I try to shoot Falling Water Falls every autumn if possible; this has to be one of the most photogenic spots in Arkansas and it's literally right by the side of the road! This has been a fairly dry autumn; so Falling Water Creek was fairly low; also, I missed the peak of fall color; no matter; it's always nice to visit here any time of year. I will post more shots in the future from Falling Water Creek and from different seasons. You can access Falling Water Falls by taking Hwy 16 west from the town of Pelsor, Arkansas to Ben Hur, Arkansas; go thru this tiny town and make a sharp left on Upper Falling Water Road down into the valley; the creek will come up on your right. The road is a bit rough and rutted occasionally, but a car can usually make it over  it; an suv would be preferred.
here is the same falls in autumn 2009
this is what the falls looked like in autumn 2010

Tuesday, November 29, 2011

Newfound Gap Road in mist

Newfound Gap Road

Newfound Gap Road runs from Gatlinburg, TN to Cherokee, North Carolina; aka US 441. Numerous trailheads and scenic overlooks abound on this scenic stretch of highway; including, but not limited to
Chimney Rocks, Alum Cave Bluffs, Cove Hardwoods, and Appalachian Trails; some nice overlooks include Carlos Campbell, Chimney Rocks, Morton's Overlook, and of course Clingman's Dome, accessible after a 7 mile drive off of Newfound Gap Road. This particular view was taken fairly close to Chimney Rocks Overlook; mist had risen into the valleys all the way to the top of the mountain.I will be posting several more images and alot more details of this area in the future.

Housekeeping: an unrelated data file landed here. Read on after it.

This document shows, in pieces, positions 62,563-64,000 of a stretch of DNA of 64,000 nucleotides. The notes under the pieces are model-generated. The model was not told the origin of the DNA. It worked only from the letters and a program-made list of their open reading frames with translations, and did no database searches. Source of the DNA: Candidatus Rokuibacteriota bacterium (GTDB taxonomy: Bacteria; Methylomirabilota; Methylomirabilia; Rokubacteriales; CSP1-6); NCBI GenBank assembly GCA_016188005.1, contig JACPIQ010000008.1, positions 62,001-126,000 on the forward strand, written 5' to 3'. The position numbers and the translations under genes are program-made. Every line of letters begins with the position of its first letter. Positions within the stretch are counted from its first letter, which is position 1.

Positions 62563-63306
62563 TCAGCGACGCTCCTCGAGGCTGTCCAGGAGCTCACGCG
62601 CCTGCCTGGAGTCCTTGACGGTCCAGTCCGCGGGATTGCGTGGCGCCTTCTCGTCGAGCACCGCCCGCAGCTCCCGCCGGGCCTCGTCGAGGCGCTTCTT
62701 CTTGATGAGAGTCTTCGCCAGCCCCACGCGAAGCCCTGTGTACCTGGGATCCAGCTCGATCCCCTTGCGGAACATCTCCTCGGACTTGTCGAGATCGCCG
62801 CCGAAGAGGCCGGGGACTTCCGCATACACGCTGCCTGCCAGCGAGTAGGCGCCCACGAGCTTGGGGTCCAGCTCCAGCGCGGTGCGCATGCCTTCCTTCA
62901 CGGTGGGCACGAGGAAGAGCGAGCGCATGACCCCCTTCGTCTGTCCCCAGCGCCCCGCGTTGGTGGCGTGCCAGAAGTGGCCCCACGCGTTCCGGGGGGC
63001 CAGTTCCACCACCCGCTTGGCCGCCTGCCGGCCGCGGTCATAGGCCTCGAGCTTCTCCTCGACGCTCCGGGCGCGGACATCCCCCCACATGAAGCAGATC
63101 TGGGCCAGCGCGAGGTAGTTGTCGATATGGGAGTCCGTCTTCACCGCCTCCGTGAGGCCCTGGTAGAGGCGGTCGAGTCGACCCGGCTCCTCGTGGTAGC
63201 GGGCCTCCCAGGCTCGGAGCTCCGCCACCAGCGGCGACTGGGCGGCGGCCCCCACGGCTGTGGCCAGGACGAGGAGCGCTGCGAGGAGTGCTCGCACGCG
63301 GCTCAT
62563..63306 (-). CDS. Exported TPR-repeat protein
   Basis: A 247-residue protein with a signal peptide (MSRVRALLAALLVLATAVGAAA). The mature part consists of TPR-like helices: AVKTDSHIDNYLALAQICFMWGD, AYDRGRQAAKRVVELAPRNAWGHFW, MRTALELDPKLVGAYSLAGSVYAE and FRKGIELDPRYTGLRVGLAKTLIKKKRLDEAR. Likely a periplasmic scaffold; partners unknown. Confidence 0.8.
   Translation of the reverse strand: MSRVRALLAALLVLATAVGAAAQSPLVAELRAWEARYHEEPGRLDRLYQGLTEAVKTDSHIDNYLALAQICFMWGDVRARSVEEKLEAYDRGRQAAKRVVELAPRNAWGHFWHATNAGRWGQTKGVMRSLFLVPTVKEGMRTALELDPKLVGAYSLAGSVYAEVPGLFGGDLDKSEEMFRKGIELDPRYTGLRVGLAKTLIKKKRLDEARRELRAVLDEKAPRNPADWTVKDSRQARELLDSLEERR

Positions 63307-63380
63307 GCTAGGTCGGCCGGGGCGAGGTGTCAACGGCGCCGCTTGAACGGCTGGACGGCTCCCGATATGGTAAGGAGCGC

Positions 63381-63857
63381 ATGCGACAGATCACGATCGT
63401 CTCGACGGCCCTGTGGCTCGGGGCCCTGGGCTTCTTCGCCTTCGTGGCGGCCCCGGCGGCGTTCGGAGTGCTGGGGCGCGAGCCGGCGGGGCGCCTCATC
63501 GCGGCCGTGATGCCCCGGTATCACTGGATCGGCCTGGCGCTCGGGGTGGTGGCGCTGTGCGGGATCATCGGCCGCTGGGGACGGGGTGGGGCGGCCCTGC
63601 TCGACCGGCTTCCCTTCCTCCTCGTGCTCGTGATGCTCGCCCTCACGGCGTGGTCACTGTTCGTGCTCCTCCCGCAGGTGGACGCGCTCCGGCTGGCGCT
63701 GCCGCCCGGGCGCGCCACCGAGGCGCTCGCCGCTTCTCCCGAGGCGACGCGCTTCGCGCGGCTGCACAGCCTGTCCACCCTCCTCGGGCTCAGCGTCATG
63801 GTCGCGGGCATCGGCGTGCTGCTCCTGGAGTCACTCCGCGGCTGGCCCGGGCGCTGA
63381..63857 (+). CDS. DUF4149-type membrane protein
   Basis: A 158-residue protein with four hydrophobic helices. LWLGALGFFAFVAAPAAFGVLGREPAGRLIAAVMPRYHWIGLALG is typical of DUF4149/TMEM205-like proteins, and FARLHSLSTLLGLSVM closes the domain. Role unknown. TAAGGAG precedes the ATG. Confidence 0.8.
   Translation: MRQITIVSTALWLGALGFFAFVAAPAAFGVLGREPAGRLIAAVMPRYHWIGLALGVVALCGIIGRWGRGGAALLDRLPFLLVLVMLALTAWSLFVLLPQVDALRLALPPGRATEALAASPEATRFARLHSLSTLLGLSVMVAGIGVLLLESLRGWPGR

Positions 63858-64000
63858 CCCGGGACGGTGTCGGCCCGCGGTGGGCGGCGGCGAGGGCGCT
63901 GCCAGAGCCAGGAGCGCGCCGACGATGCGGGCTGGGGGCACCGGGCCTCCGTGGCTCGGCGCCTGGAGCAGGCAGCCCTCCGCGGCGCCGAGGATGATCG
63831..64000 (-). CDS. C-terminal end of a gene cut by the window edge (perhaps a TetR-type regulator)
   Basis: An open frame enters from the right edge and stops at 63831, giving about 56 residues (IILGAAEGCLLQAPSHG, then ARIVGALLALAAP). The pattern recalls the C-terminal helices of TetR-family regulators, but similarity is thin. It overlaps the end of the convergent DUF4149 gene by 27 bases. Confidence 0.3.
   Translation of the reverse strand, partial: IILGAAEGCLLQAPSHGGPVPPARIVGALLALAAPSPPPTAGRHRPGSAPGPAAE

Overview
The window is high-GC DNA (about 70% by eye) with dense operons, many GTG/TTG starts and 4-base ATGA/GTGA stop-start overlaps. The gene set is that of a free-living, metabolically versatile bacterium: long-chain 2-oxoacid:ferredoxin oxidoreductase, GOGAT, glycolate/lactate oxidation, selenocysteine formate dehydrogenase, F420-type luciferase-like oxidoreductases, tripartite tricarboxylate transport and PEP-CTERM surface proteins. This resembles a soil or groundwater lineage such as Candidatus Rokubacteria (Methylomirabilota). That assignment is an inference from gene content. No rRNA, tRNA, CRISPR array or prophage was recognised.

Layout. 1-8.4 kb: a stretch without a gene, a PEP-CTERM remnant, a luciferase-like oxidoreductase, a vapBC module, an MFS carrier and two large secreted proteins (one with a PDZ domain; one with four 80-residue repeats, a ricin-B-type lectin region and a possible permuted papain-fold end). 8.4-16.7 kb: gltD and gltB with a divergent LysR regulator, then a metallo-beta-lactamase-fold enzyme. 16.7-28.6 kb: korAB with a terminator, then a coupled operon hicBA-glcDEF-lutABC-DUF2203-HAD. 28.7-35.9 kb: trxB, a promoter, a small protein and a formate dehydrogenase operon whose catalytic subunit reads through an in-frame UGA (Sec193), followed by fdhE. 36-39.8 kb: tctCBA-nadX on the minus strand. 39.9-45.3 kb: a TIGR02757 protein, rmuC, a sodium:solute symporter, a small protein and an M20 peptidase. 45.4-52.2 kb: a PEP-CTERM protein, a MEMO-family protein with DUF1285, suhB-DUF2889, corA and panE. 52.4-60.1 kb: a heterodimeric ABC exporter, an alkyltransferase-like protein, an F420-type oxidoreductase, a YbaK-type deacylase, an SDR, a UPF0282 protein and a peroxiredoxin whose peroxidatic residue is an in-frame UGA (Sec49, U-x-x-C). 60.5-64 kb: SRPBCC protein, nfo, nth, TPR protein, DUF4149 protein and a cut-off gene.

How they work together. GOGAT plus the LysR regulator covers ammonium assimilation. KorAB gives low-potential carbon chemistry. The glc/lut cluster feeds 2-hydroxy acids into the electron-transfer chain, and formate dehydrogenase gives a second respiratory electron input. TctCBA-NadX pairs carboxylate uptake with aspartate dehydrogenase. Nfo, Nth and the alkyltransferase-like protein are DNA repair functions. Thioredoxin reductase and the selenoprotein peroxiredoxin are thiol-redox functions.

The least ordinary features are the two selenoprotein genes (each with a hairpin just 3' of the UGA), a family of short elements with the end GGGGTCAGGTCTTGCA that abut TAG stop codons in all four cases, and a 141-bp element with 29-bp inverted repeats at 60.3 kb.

Friday, November 25, 2011

Springtime at Little River

Between Gatlinburg, Tennessee, and Townsend, TN, inside Great Smoky Mountain National Park, Little River Road follows the most scenic stretch of Little River inside the park. There are several pulloffs along this road  to get out and access the river; besides being beautiful, this area is great for flyfishing too. A great place for a picnic is at Metcalf Bottoms ; also; Elkmont Campground is nearby too. I will be posting more photos from this area in the future.